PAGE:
For some involved in the education debate, there is a lot to agonise about. I have been told, for instance, that I am not political enough; that if I want to convince people of my position then I need to be less extreme in my view that teachers should use explicit instruction all of the time. If you are in the habit of reading my blog then you will know that this is not my view. It is a projection.

I recently read a very thoughtful blog post by Bryan Penfound where he describes the existence of an in-group and an out-group. He writes about calling-out a member of the out-group in order please members of the in-group: A form of tribalism.

It is true that we all have our biases. We feel cognitive dissonance when someone disagrees with us. We delight in being able to prove opponents wrong and we find it easy to imagine that they are bad people. The converse of this is that we feel affirmed by those who agree with us and we are quick to assume that they are good people.

But if you are writing blog posts attacking ideas in order to please other people then you are doing it wrong. If someone has a public platform and uses it to make statements about education that you disagree with or think are harmful then you have every right to refute those statements, particularly if you have a reasoned argument or supporting evidence. This is not tribalism; it is a contribution to a much needed debate.

Unfortunately, education generally lacks this kind of critical challenge. This is why non-teaching consultants with half-baked ideas can make so much money from us. Everyone is too polite. And this is why you see such extreme reactions to criticism: it is because criticism is so unusual.

I don’t think debate necessarily leads to tribalism. My views on education are shared by many whose views on politics are quite different to mine. And I find myself at odds with those who would otherwise be my allies on issues as diverse as Scottish devolution, free/charter schools, the legacy of the enlightenment and the vacuity of superhero films.

I’m not interested in being political. I would prefer to be anti-political. I think we’ve all had enough of spin and manipulation. I believe that they are far less persuasive than people think. I would draw a broader thesis here but this is not the place.

With me, what you see is what you get. If I write that I agree or disagree with an idea then it is because I agree or disagree with that idea: nothing more and nothing less. And I’m probably wrong a lot of the time.

You can make your own mind up.


7 thoughts on “Tribalism

  1. To me, it’s really disheartening to see:

    Person A states “I am right because of X.” without taking the chance to hear the side of Person B. Typically, this would elicit Person B to have more firm faith in their beliefs (whether or not they are truthful). Perhaps Person B argues back stating “I am right because of Y.” causing the cycle to continue.

    What I would like to see more of is based on self-affirmation theory:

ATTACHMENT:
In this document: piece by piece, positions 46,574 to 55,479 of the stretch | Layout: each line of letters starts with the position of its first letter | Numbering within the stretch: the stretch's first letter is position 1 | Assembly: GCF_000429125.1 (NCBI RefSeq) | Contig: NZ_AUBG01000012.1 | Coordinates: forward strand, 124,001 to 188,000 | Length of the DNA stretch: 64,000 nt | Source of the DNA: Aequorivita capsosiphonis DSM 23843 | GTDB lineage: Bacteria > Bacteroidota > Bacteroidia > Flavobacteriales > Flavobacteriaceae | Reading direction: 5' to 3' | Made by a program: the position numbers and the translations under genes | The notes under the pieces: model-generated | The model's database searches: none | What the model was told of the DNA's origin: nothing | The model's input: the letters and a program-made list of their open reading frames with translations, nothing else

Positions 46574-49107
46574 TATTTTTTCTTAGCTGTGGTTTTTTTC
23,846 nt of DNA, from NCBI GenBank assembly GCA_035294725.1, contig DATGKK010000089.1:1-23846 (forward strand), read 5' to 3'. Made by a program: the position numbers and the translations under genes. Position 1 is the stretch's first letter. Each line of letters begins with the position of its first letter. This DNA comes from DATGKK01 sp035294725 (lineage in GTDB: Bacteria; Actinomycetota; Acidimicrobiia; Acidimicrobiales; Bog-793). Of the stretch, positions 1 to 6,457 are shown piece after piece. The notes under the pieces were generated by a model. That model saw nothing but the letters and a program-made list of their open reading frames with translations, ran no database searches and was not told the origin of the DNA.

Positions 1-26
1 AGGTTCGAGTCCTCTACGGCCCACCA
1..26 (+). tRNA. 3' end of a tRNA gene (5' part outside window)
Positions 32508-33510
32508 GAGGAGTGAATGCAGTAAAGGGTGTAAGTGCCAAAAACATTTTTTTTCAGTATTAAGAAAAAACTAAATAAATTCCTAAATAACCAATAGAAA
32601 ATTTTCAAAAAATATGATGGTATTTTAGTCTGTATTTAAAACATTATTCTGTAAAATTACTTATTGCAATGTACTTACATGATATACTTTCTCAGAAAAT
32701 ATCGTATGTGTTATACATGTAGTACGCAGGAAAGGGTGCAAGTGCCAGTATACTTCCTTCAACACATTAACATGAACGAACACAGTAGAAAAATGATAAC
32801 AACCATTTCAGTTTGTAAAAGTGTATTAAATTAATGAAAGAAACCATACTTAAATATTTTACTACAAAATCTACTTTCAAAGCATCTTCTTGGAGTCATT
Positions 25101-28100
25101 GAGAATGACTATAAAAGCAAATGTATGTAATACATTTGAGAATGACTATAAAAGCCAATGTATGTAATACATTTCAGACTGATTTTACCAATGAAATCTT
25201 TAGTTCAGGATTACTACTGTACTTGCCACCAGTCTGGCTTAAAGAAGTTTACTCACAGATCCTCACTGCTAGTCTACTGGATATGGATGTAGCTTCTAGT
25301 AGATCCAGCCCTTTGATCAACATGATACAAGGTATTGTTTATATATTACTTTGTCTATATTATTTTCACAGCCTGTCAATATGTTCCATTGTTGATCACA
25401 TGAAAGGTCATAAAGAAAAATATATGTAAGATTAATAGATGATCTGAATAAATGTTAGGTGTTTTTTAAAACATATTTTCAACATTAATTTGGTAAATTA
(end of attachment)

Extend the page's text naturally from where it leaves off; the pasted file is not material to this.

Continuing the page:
Person A asks Person B why they believe the thing that they do. Person B has a chance to elaborate. Person A takes the time to think about this response, and perhaps shows Person B items that go against Person B’s experiences. Since both sides have listened to each other, we are more likely to see a change in opinion (rather than each becoming more entrenched in original beliefs).

    I see a lot of case 1 happening in real life and in the Twitter-sphere.

    • I don’t think we need to restrict or overanalyse debate in this way. Just say what you think and why, preferably with some supporting evidence. Sometimes we might agree. At other times we might not.

      • I agree. Too much of modern discourse is dominated by distractions of the sort that someone is accused of violating another person’s feelings or sensibilities, or simply just offending, and can’t you just be a little nicer? And the conversation is effectively derailed, and a point of substance is lost.

        As Ben Shapiro is famous for saying, facts don’t care about your feelings. They also don’t care “which side you’re on”. As humans, of course, we care who is in our social circle, and we do well to make an effort to remain civil in all our conversations. But I think we must rise above the level of human emotional gamesmanship when dealing with matters of import that are subject to rational debate and empirical investigation. Life is too short to subvert matters of great weight by turning them into negotiations for personal social status in a milieu consisting largely of deliberately crafted internet personae. The strength of the web as a medium for dialogue ought to be that it provides an arena that transcends petty personalities. I am sad when I see it degenerate back toward that side of things.

  2. Spot on. Reminds me of what the Tooley Report said about academic educationalists – that they worked in isolation, ignored by everyone else, and neither confirmed nor refuted each other’s views. I think it is large part a function of the sort of relativism that says that people’s views are just a function of their subjective inclinations. If that is the case, then what is there to disagree about anyway? I wrote recently about this in

    In answer to Bryan, I am not sure that there is anything wrong in person A saying “I am right because of X”. The problem starts with person B, who should have said “X does not justify your position because of Y, but I am right because of Z”. That starts the conversation. A certain amount of adversarial debate is beneficial – it doesn’t all have to be touchy-feely empathy.

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